I do want to acknowledge the very real place GTA is at right now, though, and let you know you are seen and heard. This is the nightmare we have been hoping to avoid for 13 months, and I will be thinking of you in the space between vaccination and the virus variants over the next few weeks.

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I will certainly agree with you, and it's sad to see other others following in Michigan's footsteps.  The rationale behind decisions is maddening.  Our hospitals are at 48% covid, and our local hospitals are full, but there are a beds somewhere in the state, so it isn't bad. 🙄  Our schools opened this week because my county went from 30%+ to 28% positivity and standardized testing is scheduled for this week. 🤬

Edited by melmichigan
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My local county is now Purple Alert (Level 4 - the highest it can go). "We" may be done with Covid, but Covid is most assuredly not done with us.

On 4/18/2021 at 1:34 PM, melmichigan said:

I will certainly agree with you, and it's sad to see other others following in Michigan's footsteps.  The rationale behind decisions is maddening.  Our hospitals are at 48% covid, and our local hospitals are full, but there are a beds somewhere in the state, so it isn't bad. 🙄  Our schools opened this week because my county went from 30%+ to 28% positivity and standardized testing is scheduled for this week. 🤬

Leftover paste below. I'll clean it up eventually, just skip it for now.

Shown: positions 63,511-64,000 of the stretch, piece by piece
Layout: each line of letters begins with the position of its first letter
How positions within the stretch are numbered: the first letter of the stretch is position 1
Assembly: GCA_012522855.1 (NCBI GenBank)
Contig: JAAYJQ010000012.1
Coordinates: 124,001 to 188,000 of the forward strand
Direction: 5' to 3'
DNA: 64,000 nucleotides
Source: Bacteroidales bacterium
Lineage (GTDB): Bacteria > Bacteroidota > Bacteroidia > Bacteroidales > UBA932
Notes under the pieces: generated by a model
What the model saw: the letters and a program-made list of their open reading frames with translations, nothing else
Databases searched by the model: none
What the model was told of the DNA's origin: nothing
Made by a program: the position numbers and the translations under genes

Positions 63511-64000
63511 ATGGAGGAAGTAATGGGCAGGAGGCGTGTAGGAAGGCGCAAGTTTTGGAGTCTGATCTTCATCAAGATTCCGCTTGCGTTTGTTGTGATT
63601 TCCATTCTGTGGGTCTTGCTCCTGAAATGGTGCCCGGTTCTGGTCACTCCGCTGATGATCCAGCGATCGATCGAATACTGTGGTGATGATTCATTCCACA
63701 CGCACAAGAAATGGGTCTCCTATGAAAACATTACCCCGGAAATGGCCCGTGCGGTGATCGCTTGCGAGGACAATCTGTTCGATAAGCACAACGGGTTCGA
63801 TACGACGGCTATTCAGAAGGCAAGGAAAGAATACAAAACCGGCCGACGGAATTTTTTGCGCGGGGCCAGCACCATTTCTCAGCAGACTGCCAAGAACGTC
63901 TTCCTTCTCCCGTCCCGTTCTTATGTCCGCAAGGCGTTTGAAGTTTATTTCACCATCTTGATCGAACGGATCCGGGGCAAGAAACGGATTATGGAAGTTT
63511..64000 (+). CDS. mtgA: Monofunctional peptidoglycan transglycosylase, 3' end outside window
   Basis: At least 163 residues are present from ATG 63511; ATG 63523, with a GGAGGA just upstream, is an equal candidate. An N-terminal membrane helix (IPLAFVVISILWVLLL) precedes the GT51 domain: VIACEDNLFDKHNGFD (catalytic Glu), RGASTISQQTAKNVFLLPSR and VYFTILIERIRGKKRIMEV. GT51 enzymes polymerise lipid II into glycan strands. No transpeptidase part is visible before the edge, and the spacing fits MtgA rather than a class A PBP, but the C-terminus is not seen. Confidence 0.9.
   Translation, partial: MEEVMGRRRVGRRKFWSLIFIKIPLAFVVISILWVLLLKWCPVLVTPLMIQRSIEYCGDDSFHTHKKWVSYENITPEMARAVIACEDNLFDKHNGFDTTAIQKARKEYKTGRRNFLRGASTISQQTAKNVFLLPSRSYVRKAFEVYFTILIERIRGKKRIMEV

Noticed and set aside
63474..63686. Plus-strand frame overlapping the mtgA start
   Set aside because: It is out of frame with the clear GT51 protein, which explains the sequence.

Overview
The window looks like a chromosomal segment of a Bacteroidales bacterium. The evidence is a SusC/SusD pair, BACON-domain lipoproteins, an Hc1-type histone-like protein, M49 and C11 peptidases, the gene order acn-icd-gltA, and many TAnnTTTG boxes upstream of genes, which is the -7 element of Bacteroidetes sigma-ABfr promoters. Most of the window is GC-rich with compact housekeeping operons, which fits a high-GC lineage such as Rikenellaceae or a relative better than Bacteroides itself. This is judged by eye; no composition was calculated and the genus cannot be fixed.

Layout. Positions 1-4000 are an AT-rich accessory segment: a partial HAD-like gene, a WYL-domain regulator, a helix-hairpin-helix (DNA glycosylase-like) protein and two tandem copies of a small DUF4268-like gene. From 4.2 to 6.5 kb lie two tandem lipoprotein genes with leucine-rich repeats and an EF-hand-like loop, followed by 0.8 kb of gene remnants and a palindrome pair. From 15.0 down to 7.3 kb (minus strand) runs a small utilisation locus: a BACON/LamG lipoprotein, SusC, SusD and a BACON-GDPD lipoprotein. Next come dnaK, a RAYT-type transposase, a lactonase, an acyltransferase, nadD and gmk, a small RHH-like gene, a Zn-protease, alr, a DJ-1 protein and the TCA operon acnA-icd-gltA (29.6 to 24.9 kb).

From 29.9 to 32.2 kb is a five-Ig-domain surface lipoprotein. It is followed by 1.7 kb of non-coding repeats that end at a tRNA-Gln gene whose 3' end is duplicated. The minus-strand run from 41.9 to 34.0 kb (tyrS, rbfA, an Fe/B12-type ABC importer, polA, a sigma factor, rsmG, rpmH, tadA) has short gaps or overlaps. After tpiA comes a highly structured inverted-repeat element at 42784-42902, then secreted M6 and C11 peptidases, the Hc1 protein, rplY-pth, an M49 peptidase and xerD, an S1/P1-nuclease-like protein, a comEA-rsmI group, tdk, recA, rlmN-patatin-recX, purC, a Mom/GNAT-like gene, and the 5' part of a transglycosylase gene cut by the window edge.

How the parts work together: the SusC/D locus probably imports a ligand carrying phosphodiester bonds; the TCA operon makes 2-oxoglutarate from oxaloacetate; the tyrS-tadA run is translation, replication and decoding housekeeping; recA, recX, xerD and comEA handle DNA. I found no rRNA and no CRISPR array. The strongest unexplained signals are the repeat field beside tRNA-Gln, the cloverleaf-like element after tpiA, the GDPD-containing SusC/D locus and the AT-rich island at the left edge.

Good Lord. I was unaware of what was happening in MI and just took a look. It's worse for y'all than it was in Nov/Dec!!

 

ETA: Wathe, you have my empathy. The human race is a notoriously stupid one, whatever our other redeeming qualities may be. I really wonder what it will be like when we hit a pandemic with a 5% death rate (one will arrive at some point). We can't even handle one with a 0.4% rate.

Edited by Happy2BaMom
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14 minutes ago, melmichigan said:

I will certainly agree with you, and it's sad to see other others following in Michigan's footsteps.  The rationale behind decisions is maddening.  Our hospitals are at 48% covid, and our local hospitals are full, but there are a beds somewhere in the state, so it isn't bad. 🙄  Our schools opened this week because my county went from 30%+ to 28% positivity and standardized testing is scheduled for this week. 🤬